Also, not mentioned in the above posts is the vulnerability to outside influence education is constantly facing. So, while we have done a horrendous job of cleaning our own house for many years, it is hard to come up with a standard for a profession with not only 50 states meddling, but federal and local hands as well. That leaves us with many ideas from in and out of education about what should be assessed, what can be assessed, and how often.

We need improvement, but as long as education remains something everyone is an expert about, it will be hard to find a common ground for uncommon settings.

To deflect away from our own profession for a moment, would those in medicine be any more open to similar scrutiny currently being asked of educators? They have the standards up front, but after they are in their office, who keeps score and how public is that information? Seems to be as logical as many arguments about assessing teacher accountability.

5:22 PM  
Anonymous ivory said...

Interesting that you should bring up medicine because the new trend if for doctors to repeat their board exams every 10 years in order to keep their licenses. Teachers have no equivalent requirement.

Another thing unique to medicine; there are very strong unions but the licensing boards are able to pull the license of those who do not perform well - and they do. Doctors are prevented from unionizing and work (for the most part) as independent contractors in a free market system. Patients who are not satisfied can find a new doctor. It's rare to have this kind of choice in education.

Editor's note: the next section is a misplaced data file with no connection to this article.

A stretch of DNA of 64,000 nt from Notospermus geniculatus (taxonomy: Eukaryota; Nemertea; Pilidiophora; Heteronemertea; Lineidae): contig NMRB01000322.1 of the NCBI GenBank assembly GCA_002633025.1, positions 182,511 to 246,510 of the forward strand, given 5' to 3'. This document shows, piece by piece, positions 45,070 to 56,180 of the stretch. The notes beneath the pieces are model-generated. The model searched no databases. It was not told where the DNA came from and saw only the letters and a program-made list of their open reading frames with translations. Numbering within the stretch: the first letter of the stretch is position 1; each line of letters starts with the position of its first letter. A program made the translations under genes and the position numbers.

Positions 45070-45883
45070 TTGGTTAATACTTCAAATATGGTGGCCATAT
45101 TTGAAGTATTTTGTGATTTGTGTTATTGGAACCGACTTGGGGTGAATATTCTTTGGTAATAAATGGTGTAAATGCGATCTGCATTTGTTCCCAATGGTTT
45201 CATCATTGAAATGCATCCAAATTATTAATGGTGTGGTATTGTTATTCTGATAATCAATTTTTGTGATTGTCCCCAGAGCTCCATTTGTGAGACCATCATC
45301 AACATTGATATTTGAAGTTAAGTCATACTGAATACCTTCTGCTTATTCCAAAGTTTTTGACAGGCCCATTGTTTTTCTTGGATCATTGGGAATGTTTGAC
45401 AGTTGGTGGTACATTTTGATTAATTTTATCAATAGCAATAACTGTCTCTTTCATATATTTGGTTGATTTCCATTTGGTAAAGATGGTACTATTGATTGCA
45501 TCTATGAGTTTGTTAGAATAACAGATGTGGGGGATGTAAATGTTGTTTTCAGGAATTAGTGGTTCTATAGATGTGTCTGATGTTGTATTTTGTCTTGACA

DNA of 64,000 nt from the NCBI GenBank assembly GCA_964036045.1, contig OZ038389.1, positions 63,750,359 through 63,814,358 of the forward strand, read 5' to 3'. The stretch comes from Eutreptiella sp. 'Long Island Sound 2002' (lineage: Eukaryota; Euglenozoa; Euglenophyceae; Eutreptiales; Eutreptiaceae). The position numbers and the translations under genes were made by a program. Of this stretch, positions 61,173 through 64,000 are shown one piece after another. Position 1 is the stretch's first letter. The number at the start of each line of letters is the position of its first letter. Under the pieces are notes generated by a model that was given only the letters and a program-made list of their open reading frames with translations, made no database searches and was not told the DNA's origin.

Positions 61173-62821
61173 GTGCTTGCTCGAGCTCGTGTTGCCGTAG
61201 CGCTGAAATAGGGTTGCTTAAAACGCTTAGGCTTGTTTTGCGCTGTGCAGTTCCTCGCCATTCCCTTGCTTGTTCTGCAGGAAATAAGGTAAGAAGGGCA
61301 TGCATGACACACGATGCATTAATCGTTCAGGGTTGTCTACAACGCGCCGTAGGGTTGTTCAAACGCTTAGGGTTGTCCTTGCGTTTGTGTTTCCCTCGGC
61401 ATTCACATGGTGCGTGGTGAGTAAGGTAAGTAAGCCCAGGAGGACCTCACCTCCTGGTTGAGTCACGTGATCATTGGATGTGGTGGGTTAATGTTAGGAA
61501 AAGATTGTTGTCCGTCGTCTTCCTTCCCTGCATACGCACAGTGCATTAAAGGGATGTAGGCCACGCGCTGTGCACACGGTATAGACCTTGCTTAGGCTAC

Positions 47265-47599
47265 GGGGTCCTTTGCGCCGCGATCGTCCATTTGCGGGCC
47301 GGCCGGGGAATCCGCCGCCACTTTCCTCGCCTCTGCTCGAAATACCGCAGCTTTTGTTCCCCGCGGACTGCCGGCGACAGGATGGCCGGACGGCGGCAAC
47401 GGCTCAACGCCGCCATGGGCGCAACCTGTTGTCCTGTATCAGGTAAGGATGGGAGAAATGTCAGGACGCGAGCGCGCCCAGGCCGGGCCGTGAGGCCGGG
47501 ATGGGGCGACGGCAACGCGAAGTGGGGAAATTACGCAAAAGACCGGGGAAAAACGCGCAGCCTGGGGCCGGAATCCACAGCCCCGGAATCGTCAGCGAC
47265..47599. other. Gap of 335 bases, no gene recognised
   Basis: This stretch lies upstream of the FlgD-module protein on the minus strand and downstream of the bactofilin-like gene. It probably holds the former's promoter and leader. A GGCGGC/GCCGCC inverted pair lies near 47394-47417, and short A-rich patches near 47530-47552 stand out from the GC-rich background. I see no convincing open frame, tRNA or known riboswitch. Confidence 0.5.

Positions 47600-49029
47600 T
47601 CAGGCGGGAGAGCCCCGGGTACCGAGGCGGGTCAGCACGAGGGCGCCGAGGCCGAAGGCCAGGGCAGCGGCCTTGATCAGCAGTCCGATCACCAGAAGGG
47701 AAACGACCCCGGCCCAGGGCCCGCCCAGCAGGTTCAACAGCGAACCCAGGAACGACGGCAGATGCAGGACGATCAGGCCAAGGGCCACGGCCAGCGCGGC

As with engineering, there's good metrics on how successful doctors are - are people under this person's care responding to treatment? Are they dying unexpectedly? Assessment is very easy.

Doctors and other health care providers can also be sued for malpractice. Can you imagine what it would be like if teachers had to worry about malpractice suits?

Finally, healthcare has a "standard of care" for many diseases. This standard evolves with new technology but everyone is expected to follow standard practices and few argue with this requirement. More practically, insurance companies will refuse to pay for treatment if it does not conform to standard practice so most practitioners conform to the standard. I am not aware of any equivalent set of standard practices in education.

6:16 AM  
Anonymous Eric Hoefler said...

TMAO said:

What if every instructor met with their principal on week 3 and established the framework of what success entails, formally, and specific to their students, their level of academic readiness, and the extent of growth needed? What if those conversations were happening in a formal way, those talking about what success means, and how, and how sites will measure it?

This is much closer to the kind of accountability I would support: directly relevant, based on both national and local interests, and specific to the teacher's students and context. It also forces both the teacher and the administration to think deeply about what they're doing, why they're doing it, and how they will evaluate their success. Standards and multiple-choice tests do not, in practice, make this happen ... quite the opposite.

However, I'm not against national standards. We need an agreed-upon direction to serve as guiding vision (but not shackling prison). Nor am I against national forms of assessment provided the standards make sense in terms of the subject/discipline and the developmental level of the student and that the tests are appropriate and authentic measures of what's being taught.

At some point, though, the assessment that teachers (should) conduct daily in the classroom--in all sorts of formal, informal, and nuanced ways--must still count for something and should not be merely trumped out of relevance by national assessments. This requires a professional, trustworthy teaching force, though. Some are not convinced we have that right now, and I don't see signs that we're moving towards improving that situation in any helpful manner.